This vignette demonstrates a sentiment analysis task, using the FeatureHashing package for data preparation (instead of more established text processing packages such as ‘tm’) and the XGBoost package to train a classifier (instead of packages such as glmnet).

With thanks to Maas et al (2011) Learning Word Vectors for Sentiment Analysis we make use of the ‘Large Movie Review Dataset’. In their own words:

We constructed a collection of 50,000 reviews from IMDB, allowing no more than 30 reviews per movie. The constructed dataset contains an even number of positive and negative reviews, so randomly guessing yields 50% accuracy. Following previous work on polarity classification, we consider only highly polarized reviews. A negative review has a score less than or equal to 4 out of 10, and a positive review has a score equal to or greater than 7 out of 10. Neutral reviews are not included in the dataset. In the interest of providing a benchmark for future work in this area, we release this dataset to the public.

This data is also available via Kaggle and the format provided there makes for a more convenient starting point, simply because all of the training data is in a single file. In our case we will only use the training data - 25,000 reviews - as we’ll only go as far as checking our classifier via validation.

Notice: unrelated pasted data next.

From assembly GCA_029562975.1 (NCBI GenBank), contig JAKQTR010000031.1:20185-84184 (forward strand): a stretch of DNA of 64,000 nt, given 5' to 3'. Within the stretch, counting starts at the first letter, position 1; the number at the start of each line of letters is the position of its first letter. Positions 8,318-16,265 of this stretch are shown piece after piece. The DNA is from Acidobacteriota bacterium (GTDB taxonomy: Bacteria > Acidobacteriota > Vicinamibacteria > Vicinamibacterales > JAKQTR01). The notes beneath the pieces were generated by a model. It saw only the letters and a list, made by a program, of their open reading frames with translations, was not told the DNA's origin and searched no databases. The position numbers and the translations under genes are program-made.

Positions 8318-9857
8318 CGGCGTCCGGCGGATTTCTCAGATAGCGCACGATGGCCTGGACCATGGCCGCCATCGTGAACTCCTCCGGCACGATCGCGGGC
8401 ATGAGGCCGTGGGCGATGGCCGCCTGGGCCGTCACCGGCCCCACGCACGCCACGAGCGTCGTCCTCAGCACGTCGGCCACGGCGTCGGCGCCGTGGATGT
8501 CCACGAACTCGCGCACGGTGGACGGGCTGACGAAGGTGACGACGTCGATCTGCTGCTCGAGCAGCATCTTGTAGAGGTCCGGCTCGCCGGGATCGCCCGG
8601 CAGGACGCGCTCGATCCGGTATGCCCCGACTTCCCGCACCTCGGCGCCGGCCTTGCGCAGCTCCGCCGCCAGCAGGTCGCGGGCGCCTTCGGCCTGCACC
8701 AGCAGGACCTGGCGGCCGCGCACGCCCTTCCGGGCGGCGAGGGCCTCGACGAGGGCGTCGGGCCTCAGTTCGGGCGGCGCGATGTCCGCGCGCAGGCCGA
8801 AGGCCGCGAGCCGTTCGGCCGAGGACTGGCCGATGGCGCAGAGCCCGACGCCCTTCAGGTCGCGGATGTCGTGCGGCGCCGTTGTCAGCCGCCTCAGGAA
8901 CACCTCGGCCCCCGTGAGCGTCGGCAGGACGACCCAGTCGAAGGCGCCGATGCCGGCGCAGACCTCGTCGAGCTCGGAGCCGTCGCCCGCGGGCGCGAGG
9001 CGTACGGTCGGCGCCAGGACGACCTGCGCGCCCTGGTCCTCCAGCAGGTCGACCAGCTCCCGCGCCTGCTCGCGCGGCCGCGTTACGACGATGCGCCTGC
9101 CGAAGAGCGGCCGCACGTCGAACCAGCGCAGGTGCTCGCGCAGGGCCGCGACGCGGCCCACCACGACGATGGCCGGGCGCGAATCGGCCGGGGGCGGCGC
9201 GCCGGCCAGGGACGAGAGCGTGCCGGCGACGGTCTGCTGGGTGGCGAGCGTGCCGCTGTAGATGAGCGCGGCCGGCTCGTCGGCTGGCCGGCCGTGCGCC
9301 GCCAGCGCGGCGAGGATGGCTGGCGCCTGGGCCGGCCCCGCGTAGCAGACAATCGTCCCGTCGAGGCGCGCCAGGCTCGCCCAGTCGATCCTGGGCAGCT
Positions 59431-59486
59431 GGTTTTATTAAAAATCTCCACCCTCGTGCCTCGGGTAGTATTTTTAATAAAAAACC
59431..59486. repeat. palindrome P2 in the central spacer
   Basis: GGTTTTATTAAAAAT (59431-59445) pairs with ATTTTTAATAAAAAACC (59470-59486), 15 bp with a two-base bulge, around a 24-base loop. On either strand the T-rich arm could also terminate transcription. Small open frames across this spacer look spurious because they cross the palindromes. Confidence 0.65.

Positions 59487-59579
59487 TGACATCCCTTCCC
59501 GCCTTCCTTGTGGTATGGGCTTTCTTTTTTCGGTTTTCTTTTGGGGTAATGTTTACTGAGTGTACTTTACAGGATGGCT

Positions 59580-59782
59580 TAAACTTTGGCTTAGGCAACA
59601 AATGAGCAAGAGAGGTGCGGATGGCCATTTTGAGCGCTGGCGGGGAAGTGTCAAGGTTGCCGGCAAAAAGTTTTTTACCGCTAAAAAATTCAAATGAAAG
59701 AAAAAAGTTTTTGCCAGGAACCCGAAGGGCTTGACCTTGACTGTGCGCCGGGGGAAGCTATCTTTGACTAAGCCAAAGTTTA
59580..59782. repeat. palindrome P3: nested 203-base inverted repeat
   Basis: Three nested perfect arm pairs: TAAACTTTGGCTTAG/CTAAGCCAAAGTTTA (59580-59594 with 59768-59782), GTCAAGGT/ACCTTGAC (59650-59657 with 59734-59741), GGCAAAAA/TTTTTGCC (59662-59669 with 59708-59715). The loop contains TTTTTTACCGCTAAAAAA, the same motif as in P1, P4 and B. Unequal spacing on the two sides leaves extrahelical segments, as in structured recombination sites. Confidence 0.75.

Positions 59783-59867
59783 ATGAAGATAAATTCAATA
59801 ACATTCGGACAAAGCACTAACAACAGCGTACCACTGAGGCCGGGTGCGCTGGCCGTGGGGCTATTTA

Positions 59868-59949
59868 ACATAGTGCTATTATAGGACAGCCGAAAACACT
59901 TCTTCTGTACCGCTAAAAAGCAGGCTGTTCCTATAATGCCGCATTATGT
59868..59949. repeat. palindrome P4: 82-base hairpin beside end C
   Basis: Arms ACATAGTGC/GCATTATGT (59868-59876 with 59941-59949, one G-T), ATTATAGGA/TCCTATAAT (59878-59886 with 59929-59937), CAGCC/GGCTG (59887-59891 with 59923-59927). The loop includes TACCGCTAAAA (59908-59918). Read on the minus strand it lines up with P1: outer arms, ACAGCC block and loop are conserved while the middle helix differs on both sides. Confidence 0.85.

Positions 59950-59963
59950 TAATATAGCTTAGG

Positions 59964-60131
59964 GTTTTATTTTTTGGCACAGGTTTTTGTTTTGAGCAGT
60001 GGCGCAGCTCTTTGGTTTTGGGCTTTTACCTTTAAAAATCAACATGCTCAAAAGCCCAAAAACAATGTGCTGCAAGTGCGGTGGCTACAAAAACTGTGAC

1 Why FeatureHashing?

It’s not essential to use FeatureHashing for this movie review dataset - a combination of the tm and glmnet packages works reasonably well here - but it’s a convenient way to illustrate the benefits of FeatureHashing. For example, we will see how easily we can select the size of the hashed representations of the review texts and will understand the options FeatureHashing makes available for processing the data in subsets.

The combination of FeatureHashing and XGBoost can also be seen as a way to access some of the benefits of the Vowpal Wabbit approach to machine learning, without switching to a fully online learner. By using the ‘hashing trick’, FeatureHashing easily handles features of many possible categorical values. These are then stored in a sparse, low-memory format on which XGBoost can quickly train a linear classifier using a gradient descent approach. At a minimum this is a useful way to better understand how tools like Vowpal Wabbit push the same approaches to their limits. But in our case we get to benefit from these approaches without leaving the R environment.